The author tries for that perfect three-rail-into-the-corner-pocket shot.

The author tries for that perfect three-rail-into-the-corner-pocket shot.

There’s magic in the rifle-like crack of a solid break, or dropping the eight-ball on an impossible three rail shot with your peers watching. It’s kind of like swishing a three-pointer in basketball or winning a huge pot of cash in poker. But shooting pool’s even better, because it’s wheelchair friendly–and inexpensive. And a great social outlet. Just show up at any bar or pool hall, play a few games and you start to make friends. There are other benefits: Pool is easy on the joints and tendons, you can play at any age, and it’s not weather dependent. Shooting pool from a wheelchair also provides one of the most level playing fields in all of sport.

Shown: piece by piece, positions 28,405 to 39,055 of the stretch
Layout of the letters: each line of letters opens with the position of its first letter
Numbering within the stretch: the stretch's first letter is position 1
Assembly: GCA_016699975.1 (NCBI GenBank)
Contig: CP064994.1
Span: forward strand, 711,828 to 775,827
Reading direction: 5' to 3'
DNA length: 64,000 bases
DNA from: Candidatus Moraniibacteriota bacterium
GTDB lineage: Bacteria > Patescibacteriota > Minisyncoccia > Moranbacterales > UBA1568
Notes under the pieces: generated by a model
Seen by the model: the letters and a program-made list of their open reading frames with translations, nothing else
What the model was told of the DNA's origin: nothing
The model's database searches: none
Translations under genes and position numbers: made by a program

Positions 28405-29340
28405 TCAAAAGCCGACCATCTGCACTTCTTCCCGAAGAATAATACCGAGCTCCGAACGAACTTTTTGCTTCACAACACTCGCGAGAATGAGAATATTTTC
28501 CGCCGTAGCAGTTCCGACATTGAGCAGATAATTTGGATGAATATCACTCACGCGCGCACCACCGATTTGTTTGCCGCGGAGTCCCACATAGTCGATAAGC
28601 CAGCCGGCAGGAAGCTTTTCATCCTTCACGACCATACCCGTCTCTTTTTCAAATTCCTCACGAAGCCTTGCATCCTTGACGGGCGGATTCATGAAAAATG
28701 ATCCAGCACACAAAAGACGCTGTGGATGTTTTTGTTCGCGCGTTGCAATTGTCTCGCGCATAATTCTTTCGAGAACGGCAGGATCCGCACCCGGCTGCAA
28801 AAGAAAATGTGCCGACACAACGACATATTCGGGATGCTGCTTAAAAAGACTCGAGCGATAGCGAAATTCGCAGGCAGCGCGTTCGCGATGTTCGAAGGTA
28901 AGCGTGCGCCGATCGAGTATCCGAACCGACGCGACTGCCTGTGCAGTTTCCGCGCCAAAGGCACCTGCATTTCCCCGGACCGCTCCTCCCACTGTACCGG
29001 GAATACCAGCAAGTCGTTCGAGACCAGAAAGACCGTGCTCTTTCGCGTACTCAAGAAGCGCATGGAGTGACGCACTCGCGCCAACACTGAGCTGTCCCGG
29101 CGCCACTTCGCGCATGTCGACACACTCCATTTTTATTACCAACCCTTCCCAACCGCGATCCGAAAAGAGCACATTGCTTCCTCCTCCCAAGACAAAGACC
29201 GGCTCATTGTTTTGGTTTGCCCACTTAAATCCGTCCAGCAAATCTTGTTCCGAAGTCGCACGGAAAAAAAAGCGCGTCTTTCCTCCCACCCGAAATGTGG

“Watch an able-bodied pool player. They have to lean over to get their chin near the table to line up a shot. The cool thing about playing from a chair is you’re in this position to begin with, so you have a slight advantage in lining up a good shot,” says Ken Force, CEO of the National Wheelchair Poolplayer Association. Force, 46, a T1 complete para from Garden Grove, Calif., has been playing pool most of his life and has played competitively for the past seven years.

Force explains that the rules for playing in a chair are the same as stand-up pool with a modification or two: Stand-up players must keep one foot on the floor when making a shot; wheeler-players must keep one butt cheek on their wheelchair cushion.